Making an enemy a friend in my business dealings firstly required me understanding why they were, or had become, an enemy of the company. It needs to be understood, in the context of Fairfield Uniting, I would appear to be the enemy and yet, I have no animosity toward those who see me as such. Curious ain't it. Cranky I am, at each of them, of that there is not much doubt, but that's it. If there is one thing I do know it is, if the Fairfield Uniting Church Elder/Councillors do not address their problems I will not be their judge. My anger and frustration, with the Elders and Church Councillors, is the knowledge they may suddenly find they are in the position of not being able to rectify their wrongs and as a result will be brought to account by the one who will judge us all.
In truth that has already happened: several of those long standing members, who have been pushed away and out of Fairfield Uniting are no longer with us; no longer can they be asked for or grant forgiveness. That is very sad and is quite likely to be repeated.
Another of Rev. Kava's points follows; “when anger lingers in the (your) heart it poisons all you do” Nothing could be closer to the truth and I know this at a very personal/family level. That experience is one of the main drivers behind what I am doing right now, and in writing these posts. I get very angry on occasions, for differing reasons, but in the main it is almost always to do when I see another person doing something wrong toward another or, in a business environment, if dangers or safety, too personnel is ignored.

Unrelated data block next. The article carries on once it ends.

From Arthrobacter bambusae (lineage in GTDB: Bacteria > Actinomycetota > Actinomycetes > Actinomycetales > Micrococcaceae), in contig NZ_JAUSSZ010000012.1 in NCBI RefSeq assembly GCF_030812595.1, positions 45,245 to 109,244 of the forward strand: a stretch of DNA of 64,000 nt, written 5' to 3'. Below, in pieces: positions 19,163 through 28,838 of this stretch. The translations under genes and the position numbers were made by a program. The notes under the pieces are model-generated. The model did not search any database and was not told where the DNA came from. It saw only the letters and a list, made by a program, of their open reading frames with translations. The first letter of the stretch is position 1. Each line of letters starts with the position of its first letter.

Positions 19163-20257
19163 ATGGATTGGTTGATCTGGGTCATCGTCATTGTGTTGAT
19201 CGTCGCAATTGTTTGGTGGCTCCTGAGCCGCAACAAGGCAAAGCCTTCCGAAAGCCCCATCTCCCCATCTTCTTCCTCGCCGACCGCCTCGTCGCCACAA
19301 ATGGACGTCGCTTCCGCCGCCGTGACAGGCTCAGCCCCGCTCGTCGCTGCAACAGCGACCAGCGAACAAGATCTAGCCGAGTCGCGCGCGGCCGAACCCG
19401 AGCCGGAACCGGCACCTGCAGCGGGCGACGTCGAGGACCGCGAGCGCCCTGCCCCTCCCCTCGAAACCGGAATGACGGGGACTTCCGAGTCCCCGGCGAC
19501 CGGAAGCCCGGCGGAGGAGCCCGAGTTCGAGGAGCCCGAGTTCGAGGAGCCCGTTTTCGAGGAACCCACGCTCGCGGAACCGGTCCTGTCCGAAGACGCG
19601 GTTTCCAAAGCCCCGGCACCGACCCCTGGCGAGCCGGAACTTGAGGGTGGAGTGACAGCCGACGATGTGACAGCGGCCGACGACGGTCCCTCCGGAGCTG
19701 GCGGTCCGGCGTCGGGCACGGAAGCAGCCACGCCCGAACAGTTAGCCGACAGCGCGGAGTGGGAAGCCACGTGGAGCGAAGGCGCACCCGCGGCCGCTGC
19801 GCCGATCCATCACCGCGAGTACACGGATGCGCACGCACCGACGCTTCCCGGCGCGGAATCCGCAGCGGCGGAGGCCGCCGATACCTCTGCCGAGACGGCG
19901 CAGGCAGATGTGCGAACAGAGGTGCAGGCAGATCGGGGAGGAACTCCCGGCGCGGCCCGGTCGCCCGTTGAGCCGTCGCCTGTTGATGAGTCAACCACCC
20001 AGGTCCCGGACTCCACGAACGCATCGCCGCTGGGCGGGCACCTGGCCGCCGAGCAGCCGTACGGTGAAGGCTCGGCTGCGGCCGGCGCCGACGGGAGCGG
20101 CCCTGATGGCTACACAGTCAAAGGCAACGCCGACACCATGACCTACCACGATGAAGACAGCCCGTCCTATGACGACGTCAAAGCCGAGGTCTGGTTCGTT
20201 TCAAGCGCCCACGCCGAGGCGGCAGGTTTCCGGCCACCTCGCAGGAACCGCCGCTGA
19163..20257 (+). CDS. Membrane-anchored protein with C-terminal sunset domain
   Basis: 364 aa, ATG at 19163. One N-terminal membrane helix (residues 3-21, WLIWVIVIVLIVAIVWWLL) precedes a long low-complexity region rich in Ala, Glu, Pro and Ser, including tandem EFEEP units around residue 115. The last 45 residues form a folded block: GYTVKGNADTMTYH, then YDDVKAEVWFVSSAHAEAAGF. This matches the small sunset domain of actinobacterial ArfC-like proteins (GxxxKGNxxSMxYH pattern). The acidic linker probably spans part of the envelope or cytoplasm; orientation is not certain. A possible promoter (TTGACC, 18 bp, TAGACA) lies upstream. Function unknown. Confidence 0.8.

Being very open now, I must say, Fairfield Uniting makes me very angry on occasions for 'spiritual safety' reasons. The actions of the Elder and Church Councillors, toward me, my family, the congregation and others, is putting their salvation in danger and they, for some inexplicable reason, cannot see that fact. Why?
These posting are a reflection of my anger: having exhausted so many other avenues to 'bring Fairfield Uniting's leaders to their senses' and having been unsuccessful due to their un-willingness** I have chosen to 'vent my spleen' and record the pain. Maybe that will cause some reflection on their behalf, maybe it might lead another to intervene and make them see the error of their ways. Who knows what tomorrow may bring ;-)
Does anger poison what you do? Yes and no I would answer; Cyanide is recognized as a poison but it is used in medicines as are other chemicals and compounds. Anger in a person can serve to bring focus and this is the case with me; anger does not frighten me as it does others and when I feel anger, even to the point of rage, I know I need to check myself and ask why.